Today's post is about an article that appeared in the July/August issue of Harvard Business Review: "Selling into Micromarkets: How to use big data to uncover lucrative new hot spots." It starts with an example at an unnamed chemical and service company, which "diced its seven US regions into 70 micromarkets and zeroed in on those with the greatest potential," leading to a twofold increase in the sales growth rate "without an increase in marketing or sales costs."
The article continues: "The key to the firm's remarkable turnaround was its new ability to combine, sift and sort vast troves of data to develop a highly efficient sales strategy." Apparently, "B2B sales organizations have only recently begun to use big data to both inform overall strategy and tailor sales pitches for specific customers in real time" and the thesis of the article is that "micromarket strategy is perhaps the most potent new application of big-data analytics in B2B sales."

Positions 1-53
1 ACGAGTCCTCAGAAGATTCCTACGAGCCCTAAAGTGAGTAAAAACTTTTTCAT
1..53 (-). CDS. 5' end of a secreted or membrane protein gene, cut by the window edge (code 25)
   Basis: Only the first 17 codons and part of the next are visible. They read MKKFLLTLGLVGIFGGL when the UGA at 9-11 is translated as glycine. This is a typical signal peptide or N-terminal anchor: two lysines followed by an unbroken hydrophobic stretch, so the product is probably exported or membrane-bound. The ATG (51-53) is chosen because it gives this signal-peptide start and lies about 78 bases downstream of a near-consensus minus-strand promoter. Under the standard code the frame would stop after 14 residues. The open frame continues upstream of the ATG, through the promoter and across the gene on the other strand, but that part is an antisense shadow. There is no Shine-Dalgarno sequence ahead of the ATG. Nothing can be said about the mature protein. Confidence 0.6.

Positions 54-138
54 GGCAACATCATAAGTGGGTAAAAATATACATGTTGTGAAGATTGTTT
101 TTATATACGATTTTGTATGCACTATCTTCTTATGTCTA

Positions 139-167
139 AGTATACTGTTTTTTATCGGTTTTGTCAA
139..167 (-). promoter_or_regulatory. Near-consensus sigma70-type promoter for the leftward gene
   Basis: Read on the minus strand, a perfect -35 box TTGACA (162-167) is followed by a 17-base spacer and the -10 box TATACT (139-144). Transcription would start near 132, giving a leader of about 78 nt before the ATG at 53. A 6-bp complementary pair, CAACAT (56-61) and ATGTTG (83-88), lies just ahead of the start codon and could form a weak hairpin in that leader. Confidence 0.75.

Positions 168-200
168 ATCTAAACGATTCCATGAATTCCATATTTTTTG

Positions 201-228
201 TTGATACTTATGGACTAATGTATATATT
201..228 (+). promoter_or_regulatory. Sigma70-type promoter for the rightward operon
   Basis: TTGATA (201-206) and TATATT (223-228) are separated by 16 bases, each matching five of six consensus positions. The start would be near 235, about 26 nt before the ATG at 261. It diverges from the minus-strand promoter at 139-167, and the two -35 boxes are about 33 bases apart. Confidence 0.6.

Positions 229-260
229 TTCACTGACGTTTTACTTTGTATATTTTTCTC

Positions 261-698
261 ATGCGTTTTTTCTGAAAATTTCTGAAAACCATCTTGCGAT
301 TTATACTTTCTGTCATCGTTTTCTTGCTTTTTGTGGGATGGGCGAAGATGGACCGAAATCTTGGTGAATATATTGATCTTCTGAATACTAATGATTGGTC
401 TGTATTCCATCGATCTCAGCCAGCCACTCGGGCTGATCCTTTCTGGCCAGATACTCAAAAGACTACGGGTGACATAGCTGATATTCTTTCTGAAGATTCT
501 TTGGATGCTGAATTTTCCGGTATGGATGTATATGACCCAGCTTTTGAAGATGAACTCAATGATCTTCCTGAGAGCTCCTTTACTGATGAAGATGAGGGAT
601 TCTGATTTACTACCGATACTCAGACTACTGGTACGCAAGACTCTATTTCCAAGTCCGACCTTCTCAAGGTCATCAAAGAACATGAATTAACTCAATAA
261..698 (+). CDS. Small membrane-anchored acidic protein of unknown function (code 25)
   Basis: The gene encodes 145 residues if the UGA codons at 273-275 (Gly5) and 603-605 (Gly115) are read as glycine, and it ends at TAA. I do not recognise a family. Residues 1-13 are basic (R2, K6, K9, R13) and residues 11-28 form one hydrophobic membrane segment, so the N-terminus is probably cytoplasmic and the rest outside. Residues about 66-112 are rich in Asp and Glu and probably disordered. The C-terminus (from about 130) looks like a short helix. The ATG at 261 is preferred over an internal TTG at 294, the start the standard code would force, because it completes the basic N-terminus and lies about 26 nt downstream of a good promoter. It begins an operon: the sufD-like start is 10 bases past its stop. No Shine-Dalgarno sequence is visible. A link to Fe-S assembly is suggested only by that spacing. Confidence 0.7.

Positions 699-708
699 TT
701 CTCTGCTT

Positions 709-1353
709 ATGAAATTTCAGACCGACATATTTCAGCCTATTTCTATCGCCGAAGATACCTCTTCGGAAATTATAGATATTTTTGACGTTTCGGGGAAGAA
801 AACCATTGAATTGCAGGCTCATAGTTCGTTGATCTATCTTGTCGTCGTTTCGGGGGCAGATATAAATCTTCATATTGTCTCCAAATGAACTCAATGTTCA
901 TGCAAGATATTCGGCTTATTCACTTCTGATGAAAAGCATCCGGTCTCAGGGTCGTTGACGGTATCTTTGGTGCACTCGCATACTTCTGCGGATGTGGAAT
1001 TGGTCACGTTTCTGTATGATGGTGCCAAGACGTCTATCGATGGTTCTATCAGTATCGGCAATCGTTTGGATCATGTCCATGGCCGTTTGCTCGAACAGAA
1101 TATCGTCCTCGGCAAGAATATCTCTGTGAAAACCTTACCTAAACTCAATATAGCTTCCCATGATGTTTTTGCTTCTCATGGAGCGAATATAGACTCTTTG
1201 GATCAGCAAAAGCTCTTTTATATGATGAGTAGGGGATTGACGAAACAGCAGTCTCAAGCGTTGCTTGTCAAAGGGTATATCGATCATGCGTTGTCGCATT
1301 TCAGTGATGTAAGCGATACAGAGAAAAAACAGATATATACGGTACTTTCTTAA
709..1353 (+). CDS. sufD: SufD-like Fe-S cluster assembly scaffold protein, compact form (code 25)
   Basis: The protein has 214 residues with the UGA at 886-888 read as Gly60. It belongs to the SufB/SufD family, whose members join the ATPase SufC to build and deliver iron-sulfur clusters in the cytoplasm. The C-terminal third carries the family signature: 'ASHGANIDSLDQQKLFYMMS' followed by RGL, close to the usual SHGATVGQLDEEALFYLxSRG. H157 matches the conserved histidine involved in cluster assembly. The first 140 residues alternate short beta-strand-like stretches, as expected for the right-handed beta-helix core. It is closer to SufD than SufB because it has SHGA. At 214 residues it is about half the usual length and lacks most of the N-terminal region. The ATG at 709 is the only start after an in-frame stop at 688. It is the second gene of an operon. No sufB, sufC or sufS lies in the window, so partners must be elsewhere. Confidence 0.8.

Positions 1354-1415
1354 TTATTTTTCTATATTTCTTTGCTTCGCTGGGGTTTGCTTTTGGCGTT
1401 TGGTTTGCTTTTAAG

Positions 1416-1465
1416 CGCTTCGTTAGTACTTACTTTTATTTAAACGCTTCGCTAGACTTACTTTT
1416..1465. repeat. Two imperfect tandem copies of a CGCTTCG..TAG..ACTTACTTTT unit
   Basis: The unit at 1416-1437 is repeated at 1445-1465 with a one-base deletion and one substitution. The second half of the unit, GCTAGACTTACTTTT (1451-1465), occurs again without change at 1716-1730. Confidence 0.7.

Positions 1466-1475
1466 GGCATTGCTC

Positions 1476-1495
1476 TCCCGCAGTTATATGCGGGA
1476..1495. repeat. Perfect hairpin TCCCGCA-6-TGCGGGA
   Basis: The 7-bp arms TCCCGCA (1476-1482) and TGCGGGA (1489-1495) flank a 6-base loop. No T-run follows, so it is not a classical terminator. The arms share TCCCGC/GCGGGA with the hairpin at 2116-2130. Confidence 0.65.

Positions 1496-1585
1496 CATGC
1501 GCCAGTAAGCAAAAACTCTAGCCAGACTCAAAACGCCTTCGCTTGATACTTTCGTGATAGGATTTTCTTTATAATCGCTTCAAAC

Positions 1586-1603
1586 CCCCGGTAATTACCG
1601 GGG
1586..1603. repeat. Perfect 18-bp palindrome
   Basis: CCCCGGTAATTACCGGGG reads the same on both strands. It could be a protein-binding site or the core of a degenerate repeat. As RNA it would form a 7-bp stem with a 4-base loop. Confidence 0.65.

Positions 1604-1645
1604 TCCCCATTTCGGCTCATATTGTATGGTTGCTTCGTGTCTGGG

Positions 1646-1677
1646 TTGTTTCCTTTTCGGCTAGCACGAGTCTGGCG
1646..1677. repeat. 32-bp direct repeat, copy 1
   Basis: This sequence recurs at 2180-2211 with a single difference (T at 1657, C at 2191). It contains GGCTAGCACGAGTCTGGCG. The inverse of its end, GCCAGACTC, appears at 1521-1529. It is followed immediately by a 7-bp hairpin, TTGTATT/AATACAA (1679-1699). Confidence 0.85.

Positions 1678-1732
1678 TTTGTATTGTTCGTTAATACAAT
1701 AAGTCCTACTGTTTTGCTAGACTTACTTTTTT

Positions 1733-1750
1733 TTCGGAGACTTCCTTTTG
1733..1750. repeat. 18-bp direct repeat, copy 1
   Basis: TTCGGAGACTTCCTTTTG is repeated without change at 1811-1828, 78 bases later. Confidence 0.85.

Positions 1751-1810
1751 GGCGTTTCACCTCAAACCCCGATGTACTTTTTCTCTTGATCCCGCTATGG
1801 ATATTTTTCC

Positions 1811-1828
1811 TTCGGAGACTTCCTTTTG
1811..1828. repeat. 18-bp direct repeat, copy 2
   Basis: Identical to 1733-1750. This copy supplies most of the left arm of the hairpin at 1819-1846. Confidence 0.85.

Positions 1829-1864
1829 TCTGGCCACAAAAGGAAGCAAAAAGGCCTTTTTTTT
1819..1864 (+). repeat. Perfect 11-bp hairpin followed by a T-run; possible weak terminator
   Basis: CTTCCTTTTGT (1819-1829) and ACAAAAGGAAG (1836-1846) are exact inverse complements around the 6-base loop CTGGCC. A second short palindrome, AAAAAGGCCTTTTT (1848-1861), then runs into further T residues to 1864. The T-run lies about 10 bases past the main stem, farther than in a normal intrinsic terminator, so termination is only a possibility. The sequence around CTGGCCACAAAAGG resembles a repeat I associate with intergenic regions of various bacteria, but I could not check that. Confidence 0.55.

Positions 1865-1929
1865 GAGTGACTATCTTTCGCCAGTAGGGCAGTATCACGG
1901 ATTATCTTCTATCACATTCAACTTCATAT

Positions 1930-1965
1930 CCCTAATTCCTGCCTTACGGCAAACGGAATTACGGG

The strategy it describes involves three steps: (1) find new pockets of growth, (2) make it easy for the sales team (align sales coverage with opportunity, create sales plays for each type of opportunity, support the sales force in executing the plays) and (3) put data at the heart of sales (through performance management, cross-functional collaboration and talent development).
Other articles I enjoyed in that HBR issue include:
- "Expanding the entrepreneur class"
- "Dupont's CEO on executing a complex cross-border acquisition"
- "The view for the field: six leaders offer their perspectives on sales success"
- "Disrupt yourself"
and if you must only read one article from HBR, make it "Do you know your cost of capital" (more about that in my post next week).